|Money to burn?|
San Diego Police Department losing most officers to lucrative retirements, not other departments - Over the past several months, San Diego media outlets have issued a flurry of news reports asserting that San Diego police officers are underpaid and that this is “why the department is losing officers.”
There’s just one problem. The facts don’t support this narrative.
Of the 162 who left, only 17 — or just 10 percent — left the San Diego PD for another police force. 90 percent of those who left did so for retirement, medical retirement or miscellaneous reasons. Last year, San Diego lost less than 1 percent of its officers to other agencies.
The main driver of attrition is found in what is waiting for police officers in retirement – DROP payments that can top $500,000 and ongoing retirement payouts that are often higher than their current base pay.
According to Transparent California, in 2013, the average San Diego police officer retiree who had at least 25 years of service credit prior to retirement received an annual pension benefit of $94,425. This excludes chiefs and assistant chiefs, which would raise the average further. The average years of service for these retirees was only 28.78, suggesting that many police officers take advantage of the ability to retire as young as 50 and still receive their maximum pension benefits.
A further breakdown of this data by job title provides even more insight into why so many police officers are retiring from the SDPD. In the City’s study claiming its police officers are underpaid, it reported the average base pay for a SDPD “Police Officer I or II” to be $62,598. The average pension for retired Police Officer I or II was $76,586 in 2013, or over 20 percent more than the average salary.
Part of the popular narrative is correct: Police officers are leaving the San Diego Police Department for higher pay. It’s just that they’re finding that higher pay in retirement, not in competing departments.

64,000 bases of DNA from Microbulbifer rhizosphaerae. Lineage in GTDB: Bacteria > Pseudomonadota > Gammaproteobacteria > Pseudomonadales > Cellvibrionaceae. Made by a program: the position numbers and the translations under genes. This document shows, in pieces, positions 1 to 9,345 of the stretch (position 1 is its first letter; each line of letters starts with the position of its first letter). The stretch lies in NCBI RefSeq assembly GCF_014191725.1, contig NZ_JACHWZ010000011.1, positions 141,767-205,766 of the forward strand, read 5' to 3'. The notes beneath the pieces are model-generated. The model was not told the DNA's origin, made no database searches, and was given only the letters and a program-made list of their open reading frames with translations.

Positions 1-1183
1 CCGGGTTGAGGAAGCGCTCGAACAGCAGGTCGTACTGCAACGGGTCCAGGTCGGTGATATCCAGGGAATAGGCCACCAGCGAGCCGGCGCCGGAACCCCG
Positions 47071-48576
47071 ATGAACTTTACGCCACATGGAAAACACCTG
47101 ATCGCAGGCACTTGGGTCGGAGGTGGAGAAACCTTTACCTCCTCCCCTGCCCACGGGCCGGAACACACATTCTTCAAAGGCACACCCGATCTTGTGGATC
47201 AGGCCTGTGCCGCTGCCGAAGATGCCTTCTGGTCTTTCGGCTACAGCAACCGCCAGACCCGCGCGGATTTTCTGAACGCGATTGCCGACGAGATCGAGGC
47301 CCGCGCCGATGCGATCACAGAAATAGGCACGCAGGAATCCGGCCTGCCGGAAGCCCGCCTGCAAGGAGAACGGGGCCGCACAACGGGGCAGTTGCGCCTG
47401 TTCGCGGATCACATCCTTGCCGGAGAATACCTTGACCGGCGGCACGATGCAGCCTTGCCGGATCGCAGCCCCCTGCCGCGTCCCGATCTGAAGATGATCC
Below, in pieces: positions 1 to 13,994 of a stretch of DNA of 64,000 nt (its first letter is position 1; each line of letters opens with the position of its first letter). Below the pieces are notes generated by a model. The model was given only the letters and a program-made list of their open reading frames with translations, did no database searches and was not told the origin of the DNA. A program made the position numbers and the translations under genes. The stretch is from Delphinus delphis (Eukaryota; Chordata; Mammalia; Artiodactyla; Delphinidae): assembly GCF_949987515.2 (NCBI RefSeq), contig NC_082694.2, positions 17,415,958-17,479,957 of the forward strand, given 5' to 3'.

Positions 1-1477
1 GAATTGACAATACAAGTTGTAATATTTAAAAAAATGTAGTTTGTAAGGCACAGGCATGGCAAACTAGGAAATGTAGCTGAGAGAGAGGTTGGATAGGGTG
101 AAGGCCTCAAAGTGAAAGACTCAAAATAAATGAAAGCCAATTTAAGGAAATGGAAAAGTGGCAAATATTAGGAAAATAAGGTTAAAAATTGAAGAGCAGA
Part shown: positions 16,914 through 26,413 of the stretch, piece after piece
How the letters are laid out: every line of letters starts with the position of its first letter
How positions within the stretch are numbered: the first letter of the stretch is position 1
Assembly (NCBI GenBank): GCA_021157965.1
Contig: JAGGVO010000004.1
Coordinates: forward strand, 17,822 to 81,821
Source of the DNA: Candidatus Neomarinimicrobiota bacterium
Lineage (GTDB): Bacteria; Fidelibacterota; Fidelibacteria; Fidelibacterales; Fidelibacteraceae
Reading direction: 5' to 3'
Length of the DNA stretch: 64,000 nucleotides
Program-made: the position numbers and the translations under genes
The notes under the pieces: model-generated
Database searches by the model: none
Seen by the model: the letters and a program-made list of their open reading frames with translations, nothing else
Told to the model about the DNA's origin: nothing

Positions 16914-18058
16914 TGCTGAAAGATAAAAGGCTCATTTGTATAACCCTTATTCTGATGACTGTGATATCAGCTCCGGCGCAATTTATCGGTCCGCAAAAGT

The U-T San Diego reported that half of San Diego police officers will be eligible for retirement by 2017. Should the SDPD find themselves facing a legitimate staffing crisis at that time, it will be because of a system that offers virtually no incentive for an officer to continue working past the age of 50, not the allure of higher paying jobs elsewhere.
Increasing pensionable compensation for current officers — something the city is considering to keep officers from leaving — will only compound the problem.
Mod: You can link to this article and others on Transparent California's brand new blog by clicking here.
Large Chinese developer defaults on loan
Mod: The Chinese real estate bubble has begun to burst, and this year will likely see many stories just like the one we are citing here. This from Bloomberg (link):
Kaisa Group Defaults on $52 Million Loan After Chairman Resigns - Kaisa Group Holdings Ltd. (1638) failed to pay a HK$400 million ($51.6 million) loan, raising questions about the Chinese developer’s ability to pay other debts.
Automatic repayment of the August 2013 term loan facility from HSBC Holdings Plc was triggered by the Dec. 31 resignation of Kaisa’s chairman, Kwok Ying Shing, the company said today in a Hong Kong stock exchange filing. The company is assessing whether its failure to pay the outstanding debt plus interest may trigger cross-defaults and have a material adverse impact on the company, it said.
Kaisa’s stock fell 47 percent in December -- its steepest monthly decline on record -- as authorities in the southern Chinese city of Shenzhen blocked its projects and key personnel departed. Standard & Poor’s Ratings Services said after two executives resigned that Kaisa may face “more challenges” in the days ahead while Moody’s Investors Service cut the company’s credit rating to B3 from B1.
Routine applications for licenses, permits and project approvals haven’t been accepted, while an application for a certificate allowing land acquisitions has been suspended, Kaisa said in a statement on Dec. 21. Approvals for two projects in the city’s Longgang district have been withheld.